In my experience, the main purpose of a Catholic school is to ensure that the children who attend it will have absolutely no interest in the Catholic church once they are released from its grasp.

And the educational results vary wildly. My sister and Mr. Vel-DuRay can't spell cat, but both have beautiful handwriting. My parents took a look at sister-woman's academic achievements and thankfully decided I would be a public school kid.


You Leftists are always wanting to tax the rich.
Seattle is the richest district in the state,
it is only fair that it should help fund poorer districts.


Commonsense is to tax the rich as well as the super rich since they have used everyone else and the community to maintain and increase their wealth. Good on you jackday bring the useless bureaucrats down and cut back severely on their salaries and over bloated privileges. Give it to the teachers and support staff. Homeowners especially those hanging in there should not have to bear the burden.



Fair =/= Equitable. SPSD is the largest district in the state. If their ability to generate revenue is capped and some of what they do raise is siphoned off to other districts, it might make for a "level playing field" in the sense that kids in rural districts where there's a small population with less ability to raise taxes (or conversely, where the citizens have refused to raise taxes to pay for education costs) are getting more money per-student, but it's still at the expense of Seattle students, who are now receiving less money per-capita, which is a problem, given that the costs of educating a student in Seattle are higher than they would be elsewhere. The "equitable" solution would be to allow each district to raise as much money as is needed to cover educational expenses in their own district.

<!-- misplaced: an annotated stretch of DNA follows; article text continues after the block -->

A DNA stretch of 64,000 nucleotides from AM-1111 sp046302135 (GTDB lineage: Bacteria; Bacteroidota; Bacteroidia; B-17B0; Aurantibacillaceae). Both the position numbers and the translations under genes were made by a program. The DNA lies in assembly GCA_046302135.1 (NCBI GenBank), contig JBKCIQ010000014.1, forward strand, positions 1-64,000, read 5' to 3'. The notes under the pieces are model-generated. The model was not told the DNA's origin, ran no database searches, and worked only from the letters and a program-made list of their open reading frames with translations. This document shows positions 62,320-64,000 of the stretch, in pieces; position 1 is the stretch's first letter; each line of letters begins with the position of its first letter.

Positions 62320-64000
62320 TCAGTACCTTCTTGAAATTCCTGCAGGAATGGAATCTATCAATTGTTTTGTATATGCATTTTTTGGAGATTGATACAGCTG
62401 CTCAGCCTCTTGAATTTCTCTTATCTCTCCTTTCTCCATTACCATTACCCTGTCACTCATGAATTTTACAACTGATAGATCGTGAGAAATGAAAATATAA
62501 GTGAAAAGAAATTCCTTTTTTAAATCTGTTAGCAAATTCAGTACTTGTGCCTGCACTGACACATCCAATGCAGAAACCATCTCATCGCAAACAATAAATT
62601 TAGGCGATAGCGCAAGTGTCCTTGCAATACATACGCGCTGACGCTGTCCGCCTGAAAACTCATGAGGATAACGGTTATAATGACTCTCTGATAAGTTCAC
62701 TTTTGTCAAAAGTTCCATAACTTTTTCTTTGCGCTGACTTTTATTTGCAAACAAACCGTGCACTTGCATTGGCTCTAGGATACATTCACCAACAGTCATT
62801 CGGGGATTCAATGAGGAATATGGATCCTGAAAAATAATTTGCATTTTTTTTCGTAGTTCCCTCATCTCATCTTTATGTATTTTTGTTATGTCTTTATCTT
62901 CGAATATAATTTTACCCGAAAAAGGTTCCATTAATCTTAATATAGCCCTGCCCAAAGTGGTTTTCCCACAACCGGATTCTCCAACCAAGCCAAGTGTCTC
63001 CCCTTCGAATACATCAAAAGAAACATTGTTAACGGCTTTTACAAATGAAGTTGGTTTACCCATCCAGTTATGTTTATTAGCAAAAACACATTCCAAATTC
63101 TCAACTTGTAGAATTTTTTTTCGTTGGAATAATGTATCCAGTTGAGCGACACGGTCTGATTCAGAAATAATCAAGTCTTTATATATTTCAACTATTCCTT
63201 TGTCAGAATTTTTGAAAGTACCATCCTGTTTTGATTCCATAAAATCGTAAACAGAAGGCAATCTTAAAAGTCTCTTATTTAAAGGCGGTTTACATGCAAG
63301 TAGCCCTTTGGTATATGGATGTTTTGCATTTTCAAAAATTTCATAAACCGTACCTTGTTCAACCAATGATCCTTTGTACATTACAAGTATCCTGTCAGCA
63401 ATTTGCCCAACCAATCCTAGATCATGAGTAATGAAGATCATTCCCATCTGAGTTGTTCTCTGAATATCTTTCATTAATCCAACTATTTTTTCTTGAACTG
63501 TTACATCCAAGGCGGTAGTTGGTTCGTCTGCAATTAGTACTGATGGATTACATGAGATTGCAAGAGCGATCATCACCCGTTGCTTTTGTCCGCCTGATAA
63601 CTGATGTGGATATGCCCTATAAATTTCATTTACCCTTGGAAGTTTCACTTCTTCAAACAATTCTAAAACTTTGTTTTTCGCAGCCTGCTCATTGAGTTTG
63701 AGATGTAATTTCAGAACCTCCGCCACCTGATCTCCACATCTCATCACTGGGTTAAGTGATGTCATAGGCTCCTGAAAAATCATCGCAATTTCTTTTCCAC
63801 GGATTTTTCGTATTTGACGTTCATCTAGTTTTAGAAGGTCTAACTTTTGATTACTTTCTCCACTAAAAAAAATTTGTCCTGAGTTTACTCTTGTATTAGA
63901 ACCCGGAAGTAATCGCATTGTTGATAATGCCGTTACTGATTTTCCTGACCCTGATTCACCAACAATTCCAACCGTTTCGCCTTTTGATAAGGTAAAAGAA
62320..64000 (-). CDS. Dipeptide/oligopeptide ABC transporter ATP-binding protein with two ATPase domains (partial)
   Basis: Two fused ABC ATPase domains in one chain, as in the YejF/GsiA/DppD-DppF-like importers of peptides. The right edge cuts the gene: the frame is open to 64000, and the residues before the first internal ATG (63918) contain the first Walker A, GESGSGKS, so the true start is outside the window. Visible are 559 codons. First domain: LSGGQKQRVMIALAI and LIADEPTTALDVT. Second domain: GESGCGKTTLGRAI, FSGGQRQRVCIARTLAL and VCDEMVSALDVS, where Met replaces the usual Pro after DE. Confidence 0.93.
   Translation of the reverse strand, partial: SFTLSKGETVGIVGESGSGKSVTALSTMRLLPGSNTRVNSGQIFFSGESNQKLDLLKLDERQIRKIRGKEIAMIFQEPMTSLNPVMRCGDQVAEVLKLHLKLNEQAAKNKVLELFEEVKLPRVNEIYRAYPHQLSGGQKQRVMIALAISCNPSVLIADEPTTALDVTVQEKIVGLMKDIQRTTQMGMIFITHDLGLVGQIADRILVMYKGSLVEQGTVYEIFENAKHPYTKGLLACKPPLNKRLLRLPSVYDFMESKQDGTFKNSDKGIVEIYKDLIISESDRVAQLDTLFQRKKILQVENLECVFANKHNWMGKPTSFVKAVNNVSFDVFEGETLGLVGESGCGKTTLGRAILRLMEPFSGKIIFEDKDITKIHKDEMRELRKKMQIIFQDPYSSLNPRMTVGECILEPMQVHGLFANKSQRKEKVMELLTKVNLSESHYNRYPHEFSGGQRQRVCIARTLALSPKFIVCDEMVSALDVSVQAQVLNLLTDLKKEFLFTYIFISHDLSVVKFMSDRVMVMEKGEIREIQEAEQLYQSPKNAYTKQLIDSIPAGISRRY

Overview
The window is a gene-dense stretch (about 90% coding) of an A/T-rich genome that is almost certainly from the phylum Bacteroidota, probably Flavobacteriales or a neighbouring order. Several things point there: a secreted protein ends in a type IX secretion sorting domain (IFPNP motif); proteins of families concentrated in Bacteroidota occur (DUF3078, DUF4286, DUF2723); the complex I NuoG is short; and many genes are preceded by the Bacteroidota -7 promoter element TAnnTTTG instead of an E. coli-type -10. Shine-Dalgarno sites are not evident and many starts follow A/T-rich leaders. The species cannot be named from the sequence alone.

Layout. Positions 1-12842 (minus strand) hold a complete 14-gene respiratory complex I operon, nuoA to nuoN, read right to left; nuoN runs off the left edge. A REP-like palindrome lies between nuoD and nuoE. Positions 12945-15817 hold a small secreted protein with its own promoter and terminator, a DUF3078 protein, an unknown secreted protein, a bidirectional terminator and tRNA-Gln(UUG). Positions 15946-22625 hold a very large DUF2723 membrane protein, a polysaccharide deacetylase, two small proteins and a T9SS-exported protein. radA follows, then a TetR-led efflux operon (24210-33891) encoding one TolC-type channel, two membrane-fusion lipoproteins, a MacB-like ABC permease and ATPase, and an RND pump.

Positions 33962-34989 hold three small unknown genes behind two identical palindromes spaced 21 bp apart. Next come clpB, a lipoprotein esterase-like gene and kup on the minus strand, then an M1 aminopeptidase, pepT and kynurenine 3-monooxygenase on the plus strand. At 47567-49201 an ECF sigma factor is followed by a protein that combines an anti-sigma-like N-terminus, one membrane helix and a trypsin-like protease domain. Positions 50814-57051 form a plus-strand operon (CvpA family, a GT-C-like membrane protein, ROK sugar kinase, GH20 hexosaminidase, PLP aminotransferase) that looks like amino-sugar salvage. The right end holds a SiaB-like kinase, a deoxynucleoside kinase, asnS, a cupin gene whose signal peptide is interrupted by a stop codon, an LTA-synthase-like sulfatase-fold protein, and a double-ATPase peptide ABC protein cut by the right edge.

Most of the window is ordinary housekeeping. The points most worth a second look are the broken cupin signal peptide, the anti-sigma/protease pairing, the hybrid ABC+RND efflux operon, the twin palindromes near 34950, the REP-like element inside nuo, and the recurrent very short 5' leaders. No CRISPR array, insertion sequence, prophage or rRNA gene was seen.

That's not a solution, in fact, it adds to the problem, since charter schools can still draw from State funding, which results in taking even MORE money away from public school districts. Primary education is not, and never should be "market-based", because once you insert that into the formula, it becomes less about providing a basic education - a demonstrable public benefit - and more about generating revenue for the company running the school, and that inevitably leads to cutting operating expenses, that is, money going to actually educate students, in order to maximize profit. And we won't even get into the fact that every study comparing charter and public education outcomes shows no appreciable difference between the two (with, in many instances public schools actually outperforming charters), and it becomes clear that charters are not the superior option many would make them out to be. And I would think it's obvious, but apparently in your case needs to be pointed out, religious schools are not-for-profit institutions, they're not businesses, so lumping them in with for-profit charter schools is just making so much fruit salad.


Good on you Compte. Now back to the trenches and keep up the good fight.